Flexible decarbonisation solutions aid smart sustainability in air cargo

The panelists with moderator Robert Fordree, executive vice president - cargo, Menzies Aviation

Powering operations and machinery that will increasingly rely on electricity as a fuel source is one of the biggest decarbonisation challenges facing the air cargo industry, according to an industry sustainability expert.

The electric grid isn’t sufficient to accommodate initiatives to run airfreight buildings and machinery on electric, Huw Phillips, vice president, global head of real estate excellence and sustainability at DHL told Air Cargo News.

Phillips, speaking during the IATA World Cargo Symposium (WCS) Sustainable Cargo Facility of the Future session, said that one way to combat the issue was to for companies to generate power themselves.

The use of batteries to store the energy generated is also important.

“The key is looking at what we can control,” he said. “We can control our site. We can put more solar on our sites, we can put more battery storage that collects that solar so we can use it at night time.

“That helps us become less dependant on the grid. And as we increase our demand for electricity, for electric vehicles etc. then we’re more able to deal with challenges.

“When the grid is at peak demand we can reduce demand by utilising our batteries.

“It gives us flexibility to use our solar at night and also flexibility to move around and support the grid.

“As well as battery storage, it’s important to invest in intelligent electric infrastructure that enables us to switch the load around.”

Investment in air cargo ground operations is just as important as investing in aircraft when it comes to working towards air cargo decarbonisation, Philips, along with James Golding, head of cargo, Heathrow Airport, and Jos Jacobsen, eastern Hemisphere managing director global leasing, ACL Airshop, agreed during a panel discussion in the session.

Golding said that Heathrow Airport aims to reduce emissions from airport operators on the ground by 45% by 2030.

“Automation and digitalisation are also incorporated in Heathrow’s sustainability vision,” he said.

Phillips explained that DHL plans to spend $7bn on decarbonisation.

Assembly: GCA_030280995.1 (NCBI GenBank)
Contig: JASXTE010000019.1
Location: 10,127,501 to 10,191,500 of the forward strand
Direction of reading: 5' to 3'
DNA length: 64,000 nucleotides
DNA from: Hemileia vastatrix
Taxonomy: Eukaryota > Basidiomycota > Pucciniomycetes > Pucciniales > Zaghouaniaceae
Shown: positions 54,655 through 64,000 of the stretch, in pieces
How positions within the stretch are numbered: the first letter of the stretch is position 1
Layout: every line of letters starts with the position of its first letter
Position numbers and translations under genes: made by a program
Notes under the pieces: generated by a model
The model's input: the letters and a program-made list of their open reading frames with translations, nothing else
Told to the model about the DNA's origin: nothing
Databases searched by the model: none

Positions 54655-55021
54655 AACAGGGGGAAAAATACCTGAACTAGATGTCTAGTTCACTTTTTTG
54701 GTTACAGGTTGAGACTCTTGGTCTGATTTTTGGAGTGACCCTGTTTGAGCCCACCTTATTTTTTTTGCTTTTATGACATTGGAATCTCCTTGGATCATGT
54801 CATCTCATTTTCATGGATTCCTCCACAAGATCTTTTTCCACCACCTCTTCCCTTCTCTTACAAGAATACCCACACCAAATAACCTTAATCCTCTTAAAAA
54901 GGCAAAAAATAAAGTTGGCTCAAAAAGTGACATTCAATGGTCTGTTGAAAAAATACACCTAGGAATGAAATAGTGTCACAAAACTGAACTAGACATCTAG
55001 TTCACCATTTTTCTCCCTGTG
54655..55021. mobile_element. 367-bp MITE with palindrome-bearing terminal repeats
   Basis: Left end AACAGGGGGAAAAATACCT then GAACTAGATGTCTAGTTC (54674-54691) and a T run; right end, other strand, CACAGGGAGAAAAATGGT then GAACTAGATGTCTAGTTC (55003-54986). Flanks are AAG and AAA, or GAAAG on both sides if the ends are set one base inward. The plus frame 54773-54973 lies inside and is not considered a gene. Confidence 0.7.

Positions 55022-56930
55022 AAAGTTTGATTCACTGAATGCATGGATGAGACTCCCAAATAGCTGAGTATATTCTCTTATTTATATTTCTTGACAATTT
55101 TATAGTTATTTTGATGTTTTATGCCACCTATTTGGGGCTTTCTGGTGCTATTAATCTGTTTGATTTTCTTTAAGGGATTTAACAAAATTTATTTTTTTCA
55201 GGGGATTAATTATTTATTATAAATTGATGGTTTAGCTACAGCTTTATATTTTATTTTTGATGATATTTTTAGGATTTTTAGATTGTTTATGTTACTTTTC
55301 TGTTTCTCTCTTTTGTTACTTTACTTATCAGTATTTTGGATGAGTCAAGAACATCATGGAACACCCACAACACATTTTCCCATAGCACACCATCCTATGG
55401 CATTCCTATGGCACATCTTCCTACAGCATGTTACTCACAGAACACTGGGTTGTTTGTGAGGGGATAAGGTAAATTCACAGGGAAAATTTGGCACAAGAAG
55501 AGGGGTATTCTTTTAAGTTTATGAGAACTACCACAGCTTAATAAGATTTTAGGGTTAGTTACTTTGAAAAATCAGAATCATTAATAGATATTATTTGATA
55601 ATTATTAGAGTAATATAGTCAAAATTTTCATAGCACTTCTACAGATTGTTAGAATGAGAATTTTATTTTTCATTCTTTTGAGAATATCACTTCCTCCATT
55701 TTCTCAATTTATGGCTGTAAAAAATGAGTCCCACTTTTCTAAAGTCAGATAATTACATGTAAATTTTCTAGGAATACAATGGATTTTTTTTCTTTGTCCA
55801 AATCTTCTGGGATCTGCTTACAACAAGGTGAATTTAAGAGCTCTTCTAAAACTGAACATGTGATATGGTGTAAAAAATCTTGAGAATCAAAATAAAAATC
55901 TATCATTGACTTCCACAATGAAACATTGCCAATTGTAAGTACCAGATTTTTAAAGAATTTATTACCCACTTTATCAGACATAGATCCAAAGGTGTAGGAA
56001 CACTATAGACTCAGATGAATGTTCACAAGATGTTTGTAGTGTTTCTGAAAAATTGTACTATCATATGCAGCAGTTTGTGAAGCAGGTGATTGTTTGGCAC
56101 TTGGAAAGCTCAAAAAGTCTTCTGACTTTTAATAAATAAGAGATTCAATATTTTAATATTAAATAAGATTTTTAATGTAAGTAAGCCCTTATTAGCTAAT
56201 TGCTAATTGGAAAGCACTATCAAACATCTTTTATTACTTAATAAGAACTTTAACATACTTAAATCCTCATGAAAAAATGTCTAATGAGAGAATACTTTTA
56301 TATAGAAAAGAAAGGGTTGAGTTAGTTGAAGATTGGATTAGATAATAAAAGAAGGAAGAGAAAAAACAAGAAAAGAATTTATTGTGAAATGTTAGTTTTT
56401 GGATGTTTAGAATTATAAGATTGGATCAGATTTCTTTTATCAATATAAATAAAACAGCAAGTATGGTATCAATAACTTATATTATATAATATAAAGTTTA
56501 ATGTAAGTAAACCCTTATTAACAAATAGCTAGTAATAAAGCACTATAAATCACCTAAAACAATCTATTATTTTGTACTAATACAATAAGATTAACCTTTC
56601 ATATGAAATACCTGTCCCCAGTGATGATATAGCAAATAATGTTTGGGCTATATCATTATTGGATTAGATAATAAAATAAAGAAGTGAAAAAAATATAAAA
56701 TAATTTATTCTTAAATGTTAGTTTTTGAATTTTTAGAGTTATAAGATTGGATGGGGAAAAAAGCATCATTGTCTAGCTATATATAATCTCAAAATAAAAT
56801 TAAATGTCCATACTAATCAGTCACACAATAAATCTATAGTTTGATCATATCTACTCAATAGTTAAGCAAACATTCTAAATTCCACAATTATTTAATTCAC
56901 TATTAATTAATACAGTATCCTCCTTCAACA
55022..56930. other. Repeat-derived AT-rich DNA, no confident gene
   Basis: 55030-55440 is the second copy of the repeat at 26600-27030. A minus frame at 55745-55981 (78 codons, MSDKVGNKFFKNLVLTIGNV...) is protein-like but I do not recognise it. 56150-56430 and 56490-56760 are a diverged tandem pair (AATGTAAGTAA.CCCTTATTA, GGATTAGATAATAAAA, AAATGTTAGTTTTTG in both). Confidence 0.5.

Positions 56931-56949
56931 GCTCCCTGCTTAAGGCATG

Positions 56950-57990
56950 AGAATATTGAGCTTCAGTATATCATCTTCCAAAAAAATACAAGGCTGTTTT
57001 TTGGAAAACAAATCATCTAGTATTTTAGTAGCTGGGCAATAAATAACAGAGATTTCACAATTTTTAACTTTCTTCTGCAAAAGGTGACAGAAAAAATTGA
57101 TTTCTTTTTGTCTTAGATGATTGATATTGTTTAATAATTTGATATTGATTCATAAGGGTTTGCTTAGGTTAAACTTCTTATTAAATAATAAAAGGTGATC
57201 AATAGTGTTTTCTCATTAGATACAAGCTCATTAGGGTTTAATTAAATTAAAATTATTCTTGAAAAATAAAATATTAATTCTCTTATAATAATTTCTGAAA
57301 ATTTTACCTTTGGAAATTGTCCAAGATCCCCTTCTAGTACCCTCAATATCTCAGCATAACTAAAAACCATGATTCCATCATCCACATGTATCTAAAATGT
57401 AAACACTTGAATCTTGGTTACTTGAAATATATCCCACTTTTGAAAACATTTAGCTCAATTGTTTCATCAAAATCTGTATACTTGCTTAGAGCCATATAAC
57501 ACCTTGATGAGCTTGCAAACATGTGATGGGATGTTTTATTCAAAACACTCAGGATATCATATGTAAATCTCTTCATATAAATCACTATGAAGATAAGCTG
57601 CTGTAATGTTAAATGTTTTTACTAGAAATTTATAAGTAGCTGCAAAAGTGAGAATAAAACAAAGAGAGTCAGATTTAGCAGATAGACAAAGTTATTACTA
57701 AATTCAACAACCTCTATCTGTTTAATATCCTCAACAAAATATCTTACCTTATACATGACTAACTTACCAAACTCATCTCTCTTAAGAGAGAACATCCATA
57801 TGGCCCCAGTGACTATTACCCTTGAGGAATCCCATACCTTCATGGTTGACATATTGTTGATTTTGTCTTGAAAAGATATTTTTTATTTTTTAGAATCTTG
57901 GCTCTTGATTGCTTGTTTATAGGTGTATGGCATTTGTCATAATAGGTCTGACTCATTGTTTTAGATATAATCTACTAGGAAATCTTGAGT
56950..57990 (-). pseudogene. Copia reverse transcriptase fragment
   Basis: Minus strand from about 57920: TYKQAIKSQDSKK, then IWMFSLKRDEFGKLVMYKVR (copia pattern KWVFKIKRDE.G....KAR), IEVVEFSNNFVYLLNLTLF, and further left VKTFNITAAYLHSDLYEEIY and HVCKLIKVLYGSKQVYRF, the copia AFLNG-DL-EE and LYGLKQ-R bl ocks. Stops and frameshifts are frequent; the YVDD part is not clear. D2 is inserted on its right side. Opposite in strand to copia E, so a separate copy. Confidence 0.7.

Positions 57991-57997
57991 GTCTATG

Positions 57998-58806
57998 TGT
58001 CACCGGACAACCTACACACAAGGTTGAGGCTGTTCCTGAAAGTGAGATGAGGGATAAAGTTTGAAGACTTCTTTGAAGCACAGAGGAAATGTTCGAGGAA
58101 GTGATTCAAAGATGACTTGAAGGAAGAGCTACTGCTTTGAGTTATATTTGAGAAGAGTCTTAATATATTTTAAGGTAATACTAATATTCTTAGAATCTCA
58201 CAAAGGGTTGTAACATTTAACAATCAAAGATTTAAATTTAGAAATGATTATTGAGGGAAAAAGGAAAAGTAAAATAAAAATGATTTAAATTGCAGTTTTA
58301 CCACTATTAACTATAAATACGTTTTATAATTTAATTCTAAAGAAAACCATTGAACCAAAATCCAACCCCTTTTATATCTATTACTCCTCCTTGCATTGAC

The company aims to achieve net zero by 2050, but also has a 2030 plan that anticipates 60% of vehicles to be electric, and will incorporate a carbon neutral design for all new buildings.

He said: “The challenge is how to apply sustainability principles to existing buildings, including heating and electrification, such as second-generation batteries, plus automation.”

Most of DHL’s technologies drive efficiencies not emissions, with the aim of lowering emissions-producing power sources.

Meanwhile, ACL Airshop’s goal is to enable fast turnaround of ULDs to maximise efficiency.

Collaboration is also important, said Golding.

It is prioritised at Heathrow because the airport doesn’t own the majority of cargo facilities, he explained.

“We have to collaborate to support the sustainable transition. We are willing to share our property building knowledge with the facility owners.”

He added we need to focus on policy change and how that can fuel decarbonisation.

“We need policy change to be more efficient. Noeverything is an infrastructure-related issue.

 

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Rebecca Jeffrey

Rebecca Jeffrey
New to aviation journalism, I joined Air Cargo News in late 2021 as deputy editor. I previously worked for Mercator Media’s six maritime sector magazines as a reporter, heading up news for Port Strategy. Prior to this, I was editor for Recruitment International (now TALiNT International). Contact me on: [email protected]